”        MT Microgrids  – modular small systems, deployed and deconstructed within less than a week.

”        FOB Microgrids – remote fossil fuel systems able to interconnect to primitive infrastructure

”        Stationary base (SB) Microgrids

Potential capacity and revenue from SB Microgrids are far greater than the economic benefits of FOB Microgrids or MT Microgrids. One of the tools developed by the American National Renewable Energy Laboratory (NREL) to quantify the economic value of Microgrids in the face of Energy Security threats is the metric VEES (“Value of Electrical Energy Security”). VEES factors the missions of the base, the performance of the supplying utility – based on System Average Duration Index (SAIDI) and System Average Interruption Frequency Index (SAIFI). An analysis of power supply failures at two military bases in 2011 concluded that an annual culmination of 9.5 hours of power shortages in San Diego would cost almost 3 million USD; in Virginia a power outage of almost 25 hours per annum would cost over 7.5 million USD.

In Q4 of 2012, 9% of stationary bases had already implemented some form of Microgrids with fossil fuel orientation, and some architecture even include complementary Electric Vehicle (EV)’s as storage units, newer approaches include Microgrids with Renewable Distributed Energy Generation (RDEG) offering enhanced security and reliability.

The military market operates under paradigms different than those used in the private sector. Even so, the economic factor still plays a role in its decisions on how to implement new technologies. Considering rising costs of fuel (even with logistics and security costs discarded) combined with the inherent challenges of maintaining poor performing diesel generators, it is not surprising that Microgrid based approaches could effectively lower kWh costs. By connecting existing generators (whereby loads are shared) the overall generator performance is elevated, thus reducing fuel costs. Additionally, Microgrids can provide, both economic and security Damage Response services to utilities. Microgrids, combining Energy Management systems, communication measures and storage will optimize their potential value. Despite some utilities’ allegation that Microgrids are potentially lost loads – an optimized Microgrid is an asset to a utility. For optimum benefit, utilities should manage the Microgrid, allowing the end user to control the connectivity and islanding policies.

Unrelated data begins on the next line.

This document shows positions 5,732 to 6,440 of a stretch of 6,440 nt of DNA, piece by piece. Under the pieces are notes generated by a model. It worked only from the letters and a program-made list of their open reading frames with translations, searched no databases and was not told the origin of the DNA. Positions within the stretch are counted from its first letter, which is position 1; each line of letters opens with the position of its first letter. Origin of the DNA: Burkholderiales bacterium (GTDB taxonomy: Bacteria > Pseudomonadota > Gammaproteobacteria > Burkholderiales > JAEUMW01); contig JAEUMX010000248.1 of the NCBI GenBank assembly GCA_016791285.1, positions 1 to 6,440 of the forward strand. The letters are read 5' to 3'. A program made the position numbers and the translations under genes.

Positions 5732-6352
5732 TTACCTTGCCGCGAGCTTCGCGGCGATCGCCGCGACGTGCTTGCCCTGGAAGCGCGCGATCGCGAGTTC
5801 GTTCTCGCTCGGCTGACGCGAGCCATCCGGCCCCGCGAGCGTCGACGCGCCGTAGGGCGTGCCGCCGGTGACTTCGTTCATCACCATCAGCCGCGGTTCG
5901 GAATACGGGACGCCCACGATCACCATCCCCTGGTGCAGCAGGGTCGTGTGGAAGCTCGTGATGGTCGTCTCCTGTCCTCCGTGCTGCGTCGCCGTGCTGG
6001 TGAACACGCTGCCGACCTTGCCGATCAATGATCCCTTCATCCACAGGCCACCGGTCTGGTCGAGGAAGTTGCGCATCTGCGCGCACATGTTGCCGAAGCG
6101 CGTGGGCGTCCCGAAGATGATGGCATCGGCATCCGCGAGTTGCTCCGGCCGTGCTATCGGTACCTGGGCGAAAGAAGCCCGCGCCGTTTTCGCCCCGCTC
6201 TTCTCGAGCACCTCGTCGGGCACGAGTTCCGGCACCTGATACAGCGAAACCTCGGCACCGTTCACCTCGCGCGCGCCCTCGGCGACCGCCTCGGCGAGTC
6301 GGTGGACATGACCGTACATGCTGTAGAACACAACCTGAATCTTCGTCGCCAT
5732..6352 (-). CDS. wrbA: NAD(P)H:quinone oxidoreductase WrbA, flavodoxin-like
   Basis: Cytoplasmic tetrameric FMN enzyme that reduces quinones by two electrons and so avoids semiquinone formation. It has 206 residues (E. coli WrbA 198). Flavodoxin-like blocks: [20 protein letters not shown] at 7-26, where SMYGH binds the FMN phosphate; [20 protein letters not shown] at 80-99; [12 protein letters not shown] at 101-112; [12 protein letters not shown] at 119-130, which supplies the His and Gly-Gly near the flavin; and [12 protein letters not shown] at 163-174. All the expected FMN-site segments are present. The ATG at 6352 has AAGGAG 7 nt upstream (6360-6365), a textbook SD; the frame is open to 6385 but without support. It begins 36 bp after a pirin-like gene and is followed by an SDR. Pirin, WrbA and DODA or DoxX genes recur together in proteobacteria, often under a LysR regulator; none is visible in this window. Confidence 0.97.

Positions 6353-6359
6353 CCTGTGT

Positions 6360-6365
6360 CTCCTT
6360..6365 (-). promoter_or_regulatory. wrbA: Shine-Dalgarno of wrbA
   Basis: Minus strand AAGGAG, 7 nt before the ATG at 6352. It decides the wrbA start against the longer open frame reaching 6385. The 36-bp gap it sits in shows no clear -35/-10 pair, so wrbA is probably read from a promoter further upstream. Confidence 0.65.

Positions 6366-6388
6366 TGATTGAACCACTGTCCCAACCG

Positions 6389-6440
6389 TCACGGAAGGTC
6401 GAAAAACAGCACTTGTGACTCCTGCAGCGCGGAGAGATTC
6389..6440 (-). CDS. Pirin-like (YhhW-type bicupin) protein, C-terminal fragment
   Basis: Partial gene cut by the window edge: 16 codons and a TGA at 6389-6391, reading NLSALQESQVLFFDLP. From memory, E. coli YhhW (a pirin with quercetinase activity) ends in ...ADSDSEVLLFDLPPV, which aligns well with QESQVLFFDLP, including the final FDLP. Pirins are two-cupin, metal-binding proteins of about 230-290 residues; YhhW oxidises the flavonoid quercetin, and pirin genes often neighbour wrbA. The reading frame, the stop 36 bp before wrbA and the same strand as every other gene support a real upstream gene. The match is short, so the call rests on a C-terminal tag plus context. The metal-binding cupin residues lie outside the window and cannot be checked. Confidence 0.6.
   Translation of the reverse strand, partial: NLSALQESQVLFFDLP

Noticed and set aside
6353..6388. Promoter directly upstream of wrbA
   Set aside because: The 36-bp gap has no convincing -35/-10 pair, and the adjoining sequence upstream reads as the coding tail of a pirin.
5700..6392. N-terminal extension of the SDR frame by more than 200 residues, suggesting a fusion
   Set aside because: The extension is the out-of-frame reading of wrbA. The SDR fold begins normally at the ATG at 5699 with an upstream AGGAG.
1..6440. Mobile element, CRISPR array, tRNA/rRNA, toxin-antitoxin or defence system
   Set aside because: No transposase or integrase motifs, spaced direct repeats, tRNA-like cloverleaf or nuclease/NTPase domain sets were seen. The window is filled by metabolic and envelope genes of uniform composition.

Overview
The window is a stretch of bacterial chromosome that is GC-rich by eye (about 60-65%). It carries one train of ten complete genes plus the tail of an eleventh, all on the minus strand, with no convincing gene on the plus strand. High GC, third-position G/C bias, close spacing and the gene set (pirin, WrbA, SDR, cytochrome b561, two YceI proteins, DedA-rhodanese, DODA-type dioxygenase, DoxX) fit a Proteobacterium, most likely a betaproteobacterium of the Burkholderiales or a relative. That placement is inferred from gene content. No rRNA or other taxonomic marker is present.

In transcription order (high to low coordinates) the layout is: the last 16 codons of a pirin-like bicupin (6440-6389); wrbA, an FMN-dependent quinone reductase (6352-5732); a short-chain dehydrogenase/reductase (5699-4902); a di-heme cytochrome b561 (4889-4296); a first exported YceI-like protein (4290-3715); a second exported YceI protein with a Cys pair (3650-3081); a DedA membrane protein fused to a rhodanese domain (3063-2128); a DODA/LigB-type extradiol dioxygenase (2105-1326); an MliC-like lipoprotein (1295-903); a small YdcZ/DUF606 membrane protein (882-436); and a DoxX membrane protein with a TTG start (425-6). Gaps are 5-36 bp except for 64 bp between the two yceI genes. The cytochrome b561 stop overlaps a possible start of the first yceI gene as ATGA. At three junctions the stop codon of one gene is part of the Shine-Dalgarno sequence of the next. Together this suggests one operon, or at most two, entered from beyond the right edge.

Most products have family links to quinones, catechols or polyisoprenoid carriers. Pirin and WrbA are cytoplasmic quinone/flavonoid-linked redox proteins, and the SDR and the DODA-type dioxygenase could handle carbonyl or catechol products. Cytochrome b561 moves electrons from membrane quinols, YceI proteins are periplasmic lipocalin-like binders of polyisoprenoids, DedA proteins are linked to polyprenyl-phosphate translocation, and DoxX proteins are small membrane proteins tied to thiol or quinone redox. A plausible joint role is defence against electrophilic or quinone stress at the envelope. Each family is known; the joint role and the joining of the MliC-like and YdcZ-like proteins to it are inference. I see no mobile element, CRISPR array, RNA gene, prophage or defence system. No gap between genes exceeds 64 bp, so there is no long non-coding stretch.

In front operation bases which are, more often than not, positioned in a hostile environment, the advantages of Microgrids are evident. Reliable Power supply is a matter of life and death for troops in the field or base premises even if we ignore the considerable reduction in operation costs. In Afghanistan, 85% of diesel fuel is trucked 800-1500 miles, rendering convoys favorable targets for insurgents – an estimated 15% of casualties in Afghanistan are linked to the fuel supply chain. When transported by air, the price of a gallon of diesel skyrockets to an unprecedented 400USD per gallon. With the continuous development of renewables – especially waste-to-energy applications and solar PV – the structure of the Microgrid will become even more flexible in combining generating assets.

“Our technology will save lives and money. Today a gallon of fossil fuel in Afghanistan costs the American military 400$. These costs can be almost instantly absolved, lives that are lost during logistics can be saved, and infrastructure and insurance costs can be grossly diminished. Smart, intelligent and most importantly – cyber secure infrastructure is today’s demand, and Nation-E can supply it.” Mr Jammer concludes.